Using a gap wedge to hit a 40 yard hook and get the ball to travel 155 yards seems impossible to average golfers. Mostly because we don’t have the swing speed to pull a shot like that off. The other issue is we’ve never pushed our boundaries to see what’s really possible. Just maybe you have some miracle shots in your game waiting to be let out.

And here’s something else for you to consider: Bubba has a hard time explaining what he does because the part of his brain that hits the shot doesn’t use language – it is feel based and explaining our feelings is really hard (just ask any male). The scientist doesn’t have Bubba’s “feel” so he attempts to use his logic to explain the shot. Logic (technical instruction etc) and feel don’t mix and is why most of traditional instruction doesn’t work that well for us, even when we logically understand it. If playing good golf is important to you then must learn to think less and play more – when you’re playing you’re going to instinctively rely more on your feelings.

Leave your thoughts below.

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5 Comments

  • Lukey

    Reply Reply April 17, 2013

    Every so often when I go out for a practice I might find my self snookered behind a tree that requires a hooking type shot to get to the green and I will try two things ,first I will hit the logical safe shot but then I will try hooding the club work out roughly where the shot needs to go and then hit it. This has had varied results some good some not so good but you learn from them and that is the fun bit.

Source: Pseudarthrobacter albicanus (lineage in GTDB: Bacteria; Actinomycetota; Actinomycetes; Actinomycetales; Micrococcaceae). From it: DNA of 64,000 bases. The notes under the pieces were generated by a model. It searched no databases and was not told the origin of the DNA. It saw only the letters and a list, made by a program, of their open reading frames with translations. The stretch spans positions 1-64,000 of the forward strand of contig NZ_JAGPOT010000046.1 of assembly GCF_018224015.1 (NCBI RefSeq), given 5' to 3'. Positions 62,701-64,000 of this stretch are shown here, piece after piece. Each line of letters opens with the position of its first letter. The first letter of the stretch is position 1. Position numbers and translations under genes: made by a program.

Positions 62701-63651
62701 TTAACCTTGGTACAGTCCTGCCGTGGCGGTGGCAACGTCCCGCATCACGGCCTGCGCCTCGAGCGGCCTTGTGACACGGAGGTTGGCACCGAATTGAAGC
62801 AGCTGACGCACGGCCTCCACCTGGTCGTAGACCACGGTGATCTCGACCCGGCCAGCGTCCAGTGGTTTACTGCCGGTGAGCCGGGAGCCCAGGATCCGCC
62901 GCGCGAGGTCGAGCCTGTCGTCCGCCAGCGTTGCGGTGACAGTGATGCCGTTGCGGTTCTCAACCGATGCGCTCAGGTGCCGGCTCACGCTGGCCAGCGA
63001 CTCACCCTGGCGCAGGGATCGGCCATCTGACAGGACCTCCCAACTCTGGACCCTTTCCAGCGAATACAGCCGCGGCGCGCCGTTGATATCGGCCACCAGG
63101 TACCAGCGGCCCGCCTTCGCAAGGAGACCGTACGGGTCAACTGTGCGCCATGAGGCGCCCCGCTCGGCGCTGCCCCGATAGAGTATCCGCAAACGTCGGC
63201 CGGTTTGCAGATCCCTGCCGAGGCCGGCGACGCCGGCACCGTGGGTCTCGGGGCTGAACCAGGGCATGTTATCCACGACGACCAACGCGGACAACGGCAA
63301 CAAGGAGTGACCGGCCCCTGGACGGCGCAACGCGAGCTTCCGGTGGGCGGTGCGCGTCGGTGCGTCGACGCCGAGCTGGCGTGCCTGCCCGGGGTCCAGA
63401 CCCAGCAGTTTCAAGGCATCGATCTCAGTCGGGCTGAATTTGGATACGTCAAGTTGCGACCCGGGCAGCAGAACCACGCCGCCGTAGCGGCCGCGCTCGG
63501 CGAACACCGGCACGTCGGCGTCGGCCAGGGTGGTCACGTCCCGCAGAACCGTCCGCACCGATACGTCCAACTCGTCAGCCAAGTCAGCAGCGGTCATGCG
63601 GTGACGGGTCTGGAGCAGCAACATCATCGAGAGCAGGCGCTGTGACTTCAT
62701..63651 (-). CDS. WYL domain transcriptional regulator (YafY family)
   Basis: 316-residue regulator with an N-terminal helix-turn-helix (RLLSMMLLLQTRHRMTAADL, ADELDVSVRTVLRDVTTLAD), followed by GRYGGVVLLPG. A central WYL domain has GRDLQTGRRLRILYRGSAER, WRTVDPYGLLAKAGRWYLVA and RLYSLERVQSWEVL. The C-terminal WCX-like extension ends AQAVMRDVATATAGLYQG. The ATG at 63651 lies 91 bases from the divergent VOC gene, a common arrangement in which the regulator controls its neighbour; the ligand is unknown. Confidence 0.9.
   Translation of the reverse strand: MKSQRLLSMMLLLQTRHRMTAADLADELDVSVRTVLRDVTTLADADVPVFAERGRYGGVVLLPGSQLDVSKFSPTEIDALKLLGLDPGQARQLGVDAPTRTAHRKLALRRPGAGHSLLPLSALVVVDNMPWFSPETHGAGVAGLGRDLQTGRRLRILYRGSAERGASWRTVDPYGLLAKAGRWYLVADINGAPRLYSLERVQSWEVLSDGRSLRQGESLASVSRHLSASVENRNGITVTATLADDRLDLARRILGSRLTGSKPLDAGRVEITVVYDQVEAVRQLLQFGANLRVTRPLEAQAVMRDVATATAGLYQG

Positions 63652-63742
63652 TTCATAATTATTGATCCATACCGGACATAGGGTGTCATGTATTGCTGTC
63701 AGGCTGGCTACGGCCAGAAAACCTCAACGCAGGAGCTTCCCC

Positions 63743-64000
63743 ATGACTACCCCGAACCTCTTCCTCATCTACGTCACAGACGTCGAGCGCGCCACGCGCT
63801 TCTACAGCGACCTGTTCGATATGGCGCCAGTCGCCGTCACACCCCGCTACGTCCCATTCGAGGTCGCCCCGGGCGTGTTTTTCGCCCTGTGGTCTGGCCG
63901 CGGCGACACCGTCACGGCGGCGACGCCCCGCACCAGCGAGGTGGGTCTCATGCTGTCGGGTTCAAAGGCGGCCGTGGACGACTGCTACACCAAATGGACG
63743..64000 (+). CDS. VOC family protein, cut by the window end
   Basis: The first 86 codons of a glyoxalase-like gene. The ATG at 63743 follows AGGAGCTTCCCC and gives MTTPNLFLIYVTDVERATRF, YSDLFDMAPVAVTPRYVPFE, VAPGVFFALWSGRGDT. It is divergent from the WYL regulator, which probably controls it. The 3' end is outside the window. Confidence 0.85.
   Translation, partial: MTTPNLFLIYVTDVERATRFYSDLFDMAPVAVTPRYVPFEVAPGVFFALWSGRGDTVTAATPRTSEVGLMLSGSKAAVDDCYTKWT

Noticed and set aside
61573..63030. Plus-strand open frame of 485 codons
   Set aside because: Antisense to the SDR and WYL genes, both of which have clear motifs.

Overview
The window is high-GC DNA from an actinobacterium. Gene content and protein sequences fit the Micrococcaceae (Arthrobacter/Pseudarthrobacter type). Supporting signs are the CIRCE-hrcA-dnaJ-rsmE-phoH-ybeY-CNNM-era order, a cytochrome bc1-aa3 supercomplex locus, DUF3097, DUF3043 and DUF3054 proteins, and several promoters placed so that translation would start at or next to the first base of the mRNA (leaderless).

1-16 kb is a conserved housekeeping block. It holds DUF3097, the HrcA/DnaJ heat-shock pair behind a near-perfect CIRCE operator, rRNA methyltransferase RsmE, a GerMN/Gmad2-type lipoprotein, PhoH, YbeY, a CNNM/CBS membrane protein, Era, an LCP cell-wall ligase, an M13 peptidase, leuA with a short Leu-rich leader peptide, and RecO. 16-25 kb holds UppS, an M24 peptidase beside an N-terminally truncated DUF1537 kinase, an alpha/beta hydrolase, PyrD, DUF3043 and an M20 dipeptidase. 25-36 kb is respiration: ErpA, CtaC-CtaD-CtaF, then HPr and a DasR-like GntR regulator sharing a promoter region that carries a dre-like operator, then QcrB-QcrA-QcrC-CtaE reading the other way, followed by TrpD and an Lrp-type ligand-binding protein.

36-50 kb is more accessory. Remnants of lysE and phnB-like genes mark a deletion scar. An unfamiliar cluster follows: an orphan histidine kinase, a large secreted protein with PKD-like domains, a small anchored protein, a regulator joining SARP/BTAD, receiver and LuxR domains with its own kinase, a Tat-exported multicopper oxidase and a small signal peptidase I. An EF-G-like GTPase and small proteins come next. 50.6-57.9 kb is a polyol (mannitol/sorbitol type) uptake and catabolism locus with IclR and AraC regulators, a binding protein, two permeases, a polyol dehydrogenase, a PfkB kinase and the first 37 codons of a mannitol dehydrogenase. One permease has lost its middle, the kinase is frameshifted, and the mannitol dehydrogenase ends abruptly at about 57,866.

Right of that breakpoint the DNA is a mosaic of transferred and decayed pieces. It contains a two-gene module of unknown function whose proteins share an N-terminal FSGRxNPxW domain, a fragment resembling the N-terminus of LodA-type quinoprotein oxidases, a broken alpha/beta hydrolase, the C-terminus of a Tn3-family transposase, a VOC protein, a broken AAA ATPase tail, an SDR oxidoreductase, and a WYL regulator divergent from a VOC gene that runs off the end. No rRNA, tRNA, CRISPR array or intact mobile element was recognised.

Cheers Lukey

    • Cameron

      Reply Reply April 17, 2013

      The idea here is to keep trying these shots. If you fail, have another go…

  • Andrew

    Reply Reply April 17, 2013

    I watched this video with amusement, The Engineer in me was interested in the physics of the shot, and The Automatic Golfer in me was interested in how Bubba does it. They seem to be two extremes the Scientist (thinker) and the Artist (Automatic Bubba). It was funny how the scientist couldn’t believe Bubba didn’t think how to do it, commenting how he thinks Bubba knows more than he lets on. The scientist attitude was that golf is a game to be worked out not played, something that I have struggled with in the past.

    • Cameron

      Reply Reply April 17, 2013

      Andrew: the good thing with Automatic Golf, that is sometimes missed, is it should appeal to the engineering types because they can analyse all they like before the shot – the deal is the shot most be executed naturally once all the thinking as been done.

  • adam

    Reply Reply April 27, 2013

    On my third ever round of golf i shot a 99. My grandfather was freaking out. He said most people including himhad never broken 100. And i did it just by getting out there and playing the game. No thoughts at all just jokes and laughter and smashing the ball. I also hit some amazing shots. I hit my approach shot on the 14th into the hole for par. Coooool